Nepal Earthquake - Fact Sheet #17

Speeches Shim

May 26, 2015

Relief agencies report 2.8 million Nepalis in need of humanitarian assistance.

Delivering relief supplies in advance of monsoon season remains an earthquake response priority.

USAID/OFDA provides an additional $4 million to support earthquake response efforts.

Approximately one month after the magnitude 7.8 earthquake struck Nepal’s Gorkha District and two weeks after a magnitude 7.3 aftershock in Dolakha District caused additional casualties and destruction, relief agencies report that an estimated 2.8 million Nepalis remain in need of humanitarian assistance, according to the UN. Of those, approximately 860,000 people require immediate assistance due to loss of shelter, access constraints, and poverty.

Numbers At A Glance

2.8 million

Estimated Number of People in Need of Humanitarian Assistance


Estimated Fatalities Resulting from the Earthquake


Estimated Number of People Injured by the Earthquake


Total Number of Houses Destroyed or Damaged by the Earthquake


Estimated Number of Houses Destroyed by the Earthquake


Estimated Number of Houses Damaged by the Earthquake

Humanitarian Funding:

To Nepal To Date In FY2015:

USAID/OFDA $34,000,000
USAID/FFP $6,900,000
DoD $20,384,774
TOTAL $61,284,774

The GoN continues to lead the earthquake response efforts with support from more than 300 organizations, OCHA reports. The GoN and its partners are scaling up efforts to deliver critical relief supplies in advance of monsoon season, which typically begins in mid-June. In addition to standard aid delivery methods, such as trucks and helicopters, the humanitarian community is also using traditional Nepalese methods, including porters, to reach earthquake-affected populations in areas inaccessible by road or air.

On May 24, a U.S. Geological Survey (USGS) Earthquake Disaster Assistance Team (EDAT) arrived in Nepal’s capital city of Kathmandu to assist the National Society for Earthquake Technology–Nepal (NSET) with gathering data and monitoring aftershocks to learn more about the potential for future earthquake hazards in Nepal. The EDAT team also plans to install a network of low-cost earthquake sensors to measure and record data from aftershocks and provide relevant training to NSET staff. NSET has successfully integrated technical instruments previously donated by USGS and has requested assistance interpreting the data and expanding the network. Since 2002, USAID/OFDA has provided more than $6 million to NSET to support earthquake preparedness programs in Nepal.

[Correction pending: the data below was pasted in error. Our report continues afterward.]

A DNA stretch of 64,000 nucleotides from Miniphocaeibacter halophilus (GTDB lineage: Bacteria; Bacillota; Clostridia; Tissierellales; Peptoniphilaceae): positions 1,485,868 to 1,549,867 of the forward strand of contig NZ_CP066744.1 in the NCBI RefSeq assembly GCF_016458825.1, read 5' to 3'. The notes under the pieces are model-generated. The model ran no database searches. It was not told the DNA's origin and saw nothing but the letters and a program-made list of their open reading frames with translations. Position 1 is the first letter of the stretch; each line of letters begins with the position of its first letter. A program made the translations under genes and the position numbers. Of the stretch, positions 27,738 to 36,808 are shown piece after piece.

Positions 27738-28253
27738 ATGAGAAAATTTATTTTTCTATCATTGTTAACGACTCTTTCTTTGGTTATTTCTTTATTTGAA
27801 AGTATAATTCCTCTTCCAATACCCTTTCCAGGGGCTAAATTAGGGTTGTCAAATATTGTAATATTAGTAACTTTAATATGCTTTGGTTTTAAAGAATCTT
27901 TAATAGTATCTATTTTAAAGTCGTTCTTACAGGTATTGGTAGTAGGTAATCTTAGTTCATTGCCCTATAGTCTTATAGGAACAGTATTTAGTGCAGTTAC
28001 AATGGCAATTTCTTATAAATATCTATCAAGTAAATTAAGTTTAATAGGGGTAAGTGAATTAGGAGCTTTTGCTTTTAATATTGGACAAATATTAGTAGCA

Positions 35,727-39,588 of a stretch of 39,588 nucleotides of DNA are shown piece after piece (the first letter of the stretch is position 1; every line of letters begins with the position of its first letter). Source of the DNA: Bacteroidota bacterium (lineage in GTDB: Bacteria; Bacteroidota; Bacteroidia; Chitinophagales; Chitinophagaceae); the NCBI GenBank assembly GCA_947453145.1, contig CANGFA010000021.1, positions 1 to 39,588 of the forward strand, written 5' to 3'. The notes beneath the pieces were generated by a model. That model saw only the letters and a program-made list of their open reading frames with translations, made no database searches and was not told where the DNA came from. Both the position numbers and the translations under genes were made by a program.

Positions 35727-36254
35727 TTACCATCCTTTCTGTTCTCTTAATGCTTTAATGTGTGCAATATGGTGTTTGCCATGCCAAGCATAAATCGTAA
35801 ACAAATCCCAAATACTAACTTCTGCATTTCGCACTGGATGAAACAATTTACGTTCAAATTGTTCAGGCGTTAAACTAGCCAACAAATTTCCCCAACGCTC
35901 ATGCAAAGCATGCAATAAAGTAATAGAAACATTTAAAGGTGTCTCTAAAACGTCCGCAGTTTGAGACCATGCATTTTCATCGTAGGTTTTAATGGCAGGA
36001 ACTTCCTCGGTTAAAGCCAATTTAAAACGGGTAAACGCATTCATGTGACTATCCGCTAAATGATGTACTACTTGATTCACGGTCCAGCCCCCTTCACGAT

On May 26, USAID/OFDA provided an additional $4 million to support the earthquake response efforts in Nepal, bringing the total USAID/OFDA contribution to $34 million and the total U.S. Government (USG) contribution to more than $61 million.

Landslides triggered by aftershocks and pre-monsoon rains continue to pose a significant threat to earthquake-affected populations and hinder relief operations. The UN notes that many of the people most affected by the April 25 earthquake and aftershocks reside in areas that are highly vulnerable to floods and landslides, creating an urgent need to provide humanitarian assistance before the monsoon rains begin—typically in mid-June.

The UN estimates that 315,000 people in Nepal’s 14 most-affected districts remain inaccessible by road, including approximately 75,000 people that also cannot be reached by air. To access these populations, relief agencies are identifying ways to supplement traditional aid delivery methods, including trucks and helicopters, with creative solutions, such as using elite climbers and up to 20,000 porters to establish a supply chain to reach remote villages. A local trekking association will likely manage the porters, each of whom could carry up to 30 kilograms—approximately 66 pounds—of relief supplies per trip. Porters have already begun assisting the UN World Food Program (WFP) with food distributions, including in northern areas of Gorkha.

To date, the Logistics Cluster—the coordinating body for humanitarian logistics activities, comprising UN agencies, non-governmental organizations (NGOs), and other stakeholders—has established five logistics hubs across earthquake-affected districts of Nepal to expedite relief and recovery efforts. Cluster partners are conducting aerial assessments of mountain trails and report plans to establish additional hubs in the coming weeks to support the porters providing last-mile distribution of relief supplies in hard-to-reach areas.

A new helicopter landing zone at the Chautara logistics hub in Sindhupalchowk District became operational on May 20 and facilitated the delivery of emergency food, shelter materials, and hygiene kits to nearby villages. Relief agencies anticipate that the humanitarian response in Nepal will remain heavily dependent on aircraft in the coming months due to access challenges. To date, the UN Humanitarian Air Service reports completing nearly 330 missions, transporting more than 480 humanitarian personnel and nearly 140 metric tons (MT) of cargo.

The GoN and relief agencies are communicating with populations in Nepal’s 14 most-affected districts through dedicated humanitarian programming on more than 350 radio stations. The radio programs provide information regarding self-help strategies and ways to access assistance and encourage community participation through call-in programs and text messaging, according to OCHA.